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Updated COVID-19 Vaccines Approved; Available Soon

The FDA has approved new, updated COVID-19 vaccines, which have been formulated to more closely target current variants and provide better protection against severe consequences. The approval and authorization was made on Monday. The actions approve Moderna (Spikevax) and Pfizer (Comirnaty) 2023-24 updated mRNA vaccines which include a monovalent (single) component that corresponds to the Omicron variant XBB.1.5. The vaccines are approved for individuals 12 years of age and older and are authorized under emergency use for individuals 6 months through 11 years of age.

In agreement, the CDC’s Prevention’s Advisory Committee on Immunization Practices (ACIP) met on Tuesday and voted 13 to 1 to recommend the “2023-2024 (monovalent, XBB-containing) COVID-19 vaccines as authorized under Emergency Use Authorization (EUA) or approved by Biologics License Application (BLA) in person >6 months of age.” Both the FDA actions and ACIP recommendations mean that the previous bivalent Moderna and Pfizer-BioNTech COVID-19 vaccines are no longer authorized for use in the US.


  • Individuals 5 years of age and older regardless of previous vaccination are eligible to receive a single dose of an updated mRNA COVID-19 vaccine at least 2 months since the last dose of any COVID-19 vaccine. 
  • Individuals 6 months through 4 years of age
  • If previously vaccinated, can receive one or two doses of an updated vaccine. 
  • If previously unvaccinated, can receive three doses (Pfizer) or two doses (Moderna).
  • Individuals who receive an updated mRNA COVID-19 vaccine may experience similar side effects as those reported with previous vaccines.
  • The updated vaccines are expected to provide good protection against current COVID-19 variants with annual updates, as is done for the seasonal influenza vaccine. 

The updated mRNA vaccines are manufactured using a similar process as previous formulations with similar efficacy against the current COVID-19 strains as were attained with prior versions of the vaccines against prior variants. Additionally, FDA’s benefit-risk assessment demonstrated that the benefits of these vaccines for individuals 6 months of age and older outweigh their risks.

Manufacturers have announced that the updated vaccines will be ready this fall, and the FDA expects the updated vaccines to be available in the near future. Those who are eligible are encouraged to consider getting vaccinated.

COVID Risk Matrix:


  • Eleven Calgary daycares were impacted due to Shiga toxin-producing E.coli cases running through children. The case count as of September 12, was at 264. 27 people were hospitalized and 22 have been confirmed to have hemolytic uremic syndrome (HUS). One kitchen is shared between all locations, and that is likely where the outbreak rooted. Cockroaches were a previous violation of the kitchen, along with a “significant evidence of pest infestation.” Additionally, during inspection, there were instances where food handling was not up to par.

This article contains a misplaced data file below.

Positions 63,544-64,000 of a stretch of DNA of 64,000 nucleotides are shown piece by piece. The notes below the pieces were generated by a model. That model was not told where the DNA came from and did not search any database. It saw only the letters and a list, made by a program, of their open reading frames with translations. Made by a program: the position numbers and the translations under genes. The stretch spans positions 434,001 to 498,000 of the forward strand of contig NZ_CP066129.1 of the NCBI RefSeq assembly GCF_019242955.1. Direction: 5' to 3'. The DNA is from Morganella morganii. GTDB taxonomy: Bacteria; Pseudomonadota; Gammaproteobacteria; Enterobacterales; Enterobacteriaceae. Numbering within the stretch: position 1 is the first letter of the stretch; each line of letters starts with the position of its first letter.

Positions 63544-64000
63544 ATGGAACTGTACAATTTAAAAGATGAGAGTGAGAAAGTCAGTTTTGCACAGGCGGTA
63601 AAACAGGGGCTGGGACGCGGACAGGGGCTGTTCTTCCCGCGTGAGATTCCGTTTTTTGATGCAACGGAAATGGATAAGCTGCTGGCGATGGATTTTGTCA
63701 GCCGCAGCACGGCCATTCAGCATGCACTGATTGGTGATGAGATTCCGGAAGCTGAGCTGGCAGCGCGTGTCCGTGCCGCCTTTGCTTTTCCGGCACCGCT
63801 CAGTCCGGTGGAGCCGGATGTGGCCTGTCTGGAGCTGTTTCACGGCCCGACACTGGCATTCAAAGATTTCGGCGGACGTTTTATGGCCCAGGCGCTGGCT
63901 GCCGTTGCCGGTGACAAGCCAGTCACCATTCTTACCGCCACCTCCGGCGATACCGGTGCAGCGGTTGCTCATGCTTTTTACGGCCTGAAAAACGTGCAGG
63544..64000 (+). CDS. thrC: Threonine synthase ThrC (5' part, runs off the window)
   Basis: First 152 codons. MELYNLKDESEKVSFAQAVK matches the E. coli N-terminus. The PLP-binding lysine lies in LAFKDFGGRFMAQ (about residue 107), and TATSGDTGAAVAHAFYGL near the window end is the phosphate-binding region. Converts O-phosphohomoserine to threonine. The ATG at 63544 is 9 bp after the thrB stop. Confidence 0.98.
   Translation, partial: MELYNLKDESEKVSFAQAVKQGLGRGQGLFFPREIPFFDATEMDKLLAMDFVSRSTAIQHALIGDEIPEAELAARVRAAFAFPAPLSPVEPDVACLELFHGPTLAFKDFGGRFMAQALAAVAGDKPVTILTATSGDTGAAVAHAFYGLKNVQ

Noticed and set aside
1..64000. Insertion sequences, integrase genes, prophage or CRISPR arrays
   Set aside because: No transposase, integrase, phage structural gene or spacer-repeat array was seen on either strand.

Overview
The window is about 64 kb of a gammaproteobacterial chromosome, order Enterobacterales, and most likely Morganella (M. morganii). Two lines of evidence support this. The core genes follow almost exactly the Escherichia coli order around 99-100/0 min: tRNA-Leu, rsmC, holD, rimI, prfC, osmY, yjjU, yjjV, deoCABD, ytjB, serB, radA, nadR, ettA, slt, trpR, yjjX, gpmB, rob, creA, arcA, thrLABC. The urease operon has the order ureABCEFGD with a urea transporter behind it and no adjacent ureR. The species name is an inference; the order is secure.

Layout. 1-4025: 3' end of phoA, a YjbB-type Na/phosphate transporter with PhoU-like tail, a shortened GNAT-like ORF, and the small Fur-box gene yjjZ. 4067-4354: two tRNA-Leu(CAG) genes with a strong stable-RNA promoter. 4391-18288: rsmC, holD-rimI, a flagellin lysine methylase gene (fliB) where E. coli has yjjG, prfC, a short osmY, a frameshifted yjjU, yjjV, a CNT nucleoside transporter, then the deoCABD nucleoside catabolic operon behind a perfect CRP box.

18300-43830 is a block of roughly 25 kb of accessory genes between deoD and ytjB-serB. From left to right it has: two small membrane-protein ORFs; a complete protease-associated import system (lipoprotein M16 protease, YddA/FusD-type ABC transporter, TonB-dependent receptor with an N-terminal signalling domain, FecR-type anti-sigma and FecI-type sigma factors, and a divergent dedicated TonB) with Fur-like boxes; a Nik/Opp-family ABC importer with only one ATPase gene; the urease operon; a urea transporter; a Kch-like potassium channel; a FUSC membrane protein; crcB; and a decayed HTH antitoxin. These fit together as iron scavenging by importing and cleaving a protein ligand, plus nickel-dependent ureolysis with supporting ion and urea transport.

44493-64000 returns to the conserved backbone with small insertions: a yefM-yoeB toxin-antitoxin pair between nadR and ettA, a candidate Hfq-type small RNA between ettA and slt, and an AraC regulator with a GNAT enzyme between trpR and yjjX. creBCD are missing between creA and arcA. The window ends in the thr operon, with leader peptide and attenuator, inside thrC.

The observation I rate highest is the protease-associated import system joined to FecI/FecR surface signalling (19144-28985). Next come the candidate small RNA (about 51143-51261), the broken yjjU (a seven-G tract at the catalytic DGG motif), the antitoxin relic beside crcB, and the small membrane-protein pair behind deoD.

• The FDA and ACIP have recommended the 2023-24 monovalent COVID vaccine from Moderna and Pfizer for emergency use. The current bivalent COVID vaccine which is available should no longer be used. Additionally, Health Canada has approved the use of the updated Moderna COVID vaccine for individuals 6 months and older in Canada.
  • Insect-transmitted diseases such as Lyme disease and West Nile, among others are on the rise. Health officials believe there is a significant under-diagnosis and under-reporting of less severe cases of vector-borne diseases. Many researchers believe that climate change is linked to the rise of many insect-transmitted conditions. Scientists are currently warning individuals that these types of infections are on the rise across North America and to seek medical attention if you believe you have contracted an infection.
  • China health authorities are recommending flu vaccines for everyone older than 6 months old by November.
  • Measles cases are up this year in EnglandIndia and Romania, when compared to the years of the pandemic.  It is suspected that restrictions put in place to help stem the spread of COVID may have had an effect on measles transmission as well.
  • Since May in Denmark, an increasing number of cases of whooping cough have been registered, and during the summer the number has been steadily increasing. The increase has been seen throughout the country with the number of detected cases four times higher than normal.  A total of 1,229 cases of whooping cough have now been detected in 2023. There is a marked increase from 12 detected cases in January to 439 cases in August. There is a particularly high incidence among young children aged 0 years, among older children aged 9 to 19 years and among adults aged 40 to 50 years. It is well known that whooping cough occurs in epidemics three to five years apart and that the vaccine may not offer lifelong protection.

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